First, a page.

Every Friday, at 10 in the morning, a group of senior Hispanics comes together to pass the time and chat, to forget about the past and focus on the present.
The ‘Club de la Tercera Edad’ (Senior Club) is an initiative offered through the Latin American Association and is designed to help bring seniors together for recreation, socialization, crafts, exercise and other health-conscious activities.
According to program regular Gloria Patiño, attendees have a great time at the group. A native of Ecuador, Patiño has lived in the United States since 1962. She says the club is a place where she can spend quality time with fellow Spanish-speaking residents.
Patiño’s road to achieving the ‘American dream’ has been admittedly difficult, but she feels that “time erases old emotions.”
“I’ve always felt at home in the United States,” she said. “I wouldn’t care if I had to go back and relive those experiences. Each one of them is a lesson.”
While spending time filling out an adult coloring book, Juana Viera echoed the same sentiment. She told MundoHispánico that she never misses a Friday at the club. “I have friends here, and we have a lot of fun.”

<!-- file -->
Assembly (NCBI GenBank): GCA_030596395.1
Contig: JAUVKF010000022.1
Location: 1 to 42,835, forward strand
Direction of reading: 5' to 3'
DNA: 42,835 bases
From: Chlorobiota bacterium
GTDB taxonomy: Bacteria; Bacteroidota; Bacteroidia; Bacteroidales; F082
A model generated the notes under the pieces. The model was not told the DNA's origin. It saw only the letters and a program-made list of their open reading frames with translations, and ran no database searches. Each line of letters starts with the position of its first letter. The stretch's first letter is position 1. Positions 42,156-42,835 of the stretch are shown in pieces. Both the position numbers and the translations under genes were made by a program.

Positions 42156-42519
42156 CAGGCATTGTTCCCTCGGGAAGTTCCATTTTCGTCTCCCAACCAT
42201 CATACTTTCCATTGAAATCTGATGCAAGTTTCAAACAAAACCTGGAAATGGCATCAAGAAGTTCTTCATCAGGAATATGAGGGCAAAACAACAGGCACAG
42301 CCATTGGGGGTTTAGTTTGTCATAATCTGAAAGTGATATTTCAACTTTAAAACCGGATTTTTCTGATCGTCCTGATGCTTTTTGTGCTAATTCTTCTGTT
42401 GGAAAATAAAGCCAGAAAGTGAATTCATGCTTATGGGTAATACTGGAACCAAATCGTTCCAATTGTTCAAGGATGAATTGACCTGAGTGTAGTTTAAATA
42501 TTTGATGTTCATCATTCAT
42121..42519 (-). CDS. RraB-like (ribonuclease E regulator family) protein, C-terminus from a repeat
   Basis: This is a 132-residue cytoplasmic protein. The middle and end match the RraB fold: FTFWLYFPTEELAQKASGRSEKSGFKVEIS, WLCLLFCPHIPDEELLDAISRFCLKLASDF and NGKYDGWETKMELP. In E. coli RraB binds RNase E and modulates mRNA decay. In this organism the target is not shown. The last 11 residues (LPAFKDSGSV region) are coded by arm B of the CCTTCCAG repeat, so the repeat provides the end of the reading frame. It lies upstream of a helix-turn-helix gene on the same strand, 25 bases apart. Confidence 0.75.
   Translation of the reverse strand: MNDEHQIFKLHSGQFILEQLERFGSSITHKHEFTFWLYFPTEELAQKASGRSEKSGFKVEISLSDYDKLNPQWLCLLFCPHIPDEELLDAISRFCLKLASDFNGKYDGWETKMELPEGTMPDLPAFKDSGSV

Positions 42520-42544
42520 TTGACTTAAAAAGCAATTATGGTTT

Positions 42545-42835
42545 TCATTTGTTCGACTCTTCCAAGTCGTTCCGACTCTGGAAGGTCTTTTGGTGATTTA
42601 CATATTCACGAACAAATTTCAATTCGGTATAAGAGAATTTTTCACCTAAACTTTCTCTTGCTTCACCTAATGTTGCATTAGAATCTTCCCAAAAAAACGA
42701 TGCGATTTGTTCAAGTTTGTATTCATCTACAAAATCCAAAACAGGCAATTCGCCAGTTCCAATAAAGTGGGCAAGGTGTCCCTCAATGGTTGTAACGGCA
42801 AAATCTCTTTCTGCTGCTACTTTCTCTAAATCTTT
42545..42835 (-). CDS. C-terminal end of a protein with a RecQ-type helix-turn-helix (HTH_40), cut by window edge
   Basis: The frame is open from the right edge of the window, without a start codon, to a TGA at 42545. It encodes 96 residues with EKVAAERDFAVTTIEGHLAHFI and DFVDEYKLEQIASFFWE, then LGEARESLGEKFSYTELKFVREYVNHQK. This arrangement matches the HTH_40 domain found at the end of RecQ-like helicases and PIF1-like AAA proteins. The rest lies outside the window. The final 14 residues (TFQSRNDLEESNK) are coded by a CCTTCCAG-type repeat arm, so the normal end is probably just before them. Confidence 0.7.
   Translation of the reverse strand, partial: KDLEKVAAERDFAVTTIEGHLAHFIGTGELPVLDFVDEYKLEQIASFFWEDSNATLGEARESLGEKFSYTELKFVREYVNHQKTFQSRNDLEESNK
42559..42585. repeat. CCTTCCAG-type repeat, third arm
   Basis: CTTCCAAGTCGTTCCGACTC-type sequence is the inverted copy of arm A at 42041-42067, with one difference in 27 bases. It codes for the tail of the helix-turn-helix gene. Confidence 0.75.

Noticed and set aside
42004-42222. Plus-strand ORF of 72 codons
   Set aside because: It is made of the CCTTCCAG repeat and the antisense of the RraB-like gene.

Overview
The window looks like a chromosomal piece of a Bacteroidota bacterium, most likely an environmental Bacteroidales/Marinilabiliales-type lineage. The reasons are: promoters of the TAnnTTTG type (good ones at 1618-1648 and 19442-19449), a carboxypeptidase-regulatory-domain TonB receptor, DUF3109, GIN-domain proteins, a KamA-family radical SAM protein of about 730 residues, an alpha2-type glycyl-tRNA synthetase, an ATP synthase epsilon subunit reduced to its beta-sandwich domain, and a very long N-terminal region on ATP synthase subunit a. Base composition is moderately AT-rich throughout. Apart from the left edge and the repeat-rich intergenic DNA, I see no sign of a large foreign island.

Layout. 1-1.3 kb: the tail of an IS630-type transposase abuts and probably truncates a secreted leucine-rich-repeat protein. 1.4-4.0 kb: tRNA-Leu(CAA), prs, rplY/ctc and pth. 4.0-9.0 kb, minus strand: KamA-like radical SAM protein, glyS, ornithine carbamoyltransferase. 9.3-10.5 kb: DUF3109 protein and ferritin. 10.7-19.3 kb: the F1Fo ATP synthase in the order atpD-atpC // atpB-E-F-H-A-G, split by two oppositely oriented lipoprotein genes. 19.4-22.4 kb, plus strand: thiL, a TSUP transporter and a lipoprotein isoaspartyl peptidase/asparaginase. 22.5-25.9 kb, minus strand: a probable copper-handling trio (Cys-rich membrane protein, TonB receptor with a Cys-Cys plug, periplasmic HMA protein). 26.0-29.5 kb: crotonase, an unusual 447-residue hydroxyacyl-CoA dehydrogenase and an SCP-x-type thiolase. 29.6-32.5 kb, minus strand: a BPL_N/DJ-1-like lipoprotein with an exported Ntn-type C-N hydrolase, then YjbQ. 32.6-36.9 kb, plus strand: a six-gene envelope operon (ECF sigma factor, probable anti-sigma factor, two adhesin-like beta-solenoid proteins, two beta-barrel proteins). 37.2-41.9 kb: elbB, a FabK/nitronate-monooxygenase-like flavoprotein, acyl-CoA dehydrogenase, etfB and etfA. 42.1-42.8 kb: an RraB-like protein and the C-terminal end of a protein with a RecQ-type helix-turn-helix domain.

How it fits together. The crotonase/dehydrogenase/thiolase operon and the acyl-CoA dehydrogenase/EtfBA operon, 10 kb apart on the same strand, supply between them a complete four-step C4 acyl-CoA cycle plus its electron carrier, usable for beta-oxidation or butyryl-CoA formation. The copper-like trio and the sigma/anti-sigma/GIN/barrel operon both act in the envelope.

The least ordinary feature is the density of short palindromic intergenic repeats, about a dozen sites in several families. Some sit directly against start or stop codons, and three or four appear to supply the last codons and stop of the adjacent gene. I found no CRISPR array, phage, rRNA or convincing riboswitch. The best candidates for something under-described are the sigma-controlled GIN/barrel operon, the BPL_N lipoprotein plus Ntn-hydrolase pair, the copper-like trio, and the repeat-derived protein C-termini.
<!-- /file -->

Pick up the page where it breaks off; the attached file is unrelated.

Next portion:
For retired doctor Alvin Graham, however, the experience is slightly different. The Maryland native has been attending the program for the last month, in order to learn Spanish.
“I love this opportunity to be able to speak with other Hispanics. I would love to travel to Costa Rica, for example, and talk to people there. I also want to visit other Spanish-speaking countries,” explained Graham.
And although Graham is a new member, the program has actually been in existence in the community for several decades.
“This group is one of the oldest programs that we have at the Association. It has been offered to the community for 30 years,” explained Cynthia Román, managing director of Family Services for LAA. “We want to keep it going, because it’s a place where our seniors can feel supported. We have seen it grow, as there is a large demand in the senior Hispanic community.”
Between 2000 and 2015, the senior population grew dramatically in Atlanta – doubling in size, in fact – according to a study by the Atlanta Regional Commission .
It is estimated that by 2030, one in five residents will be at least 60 years old.
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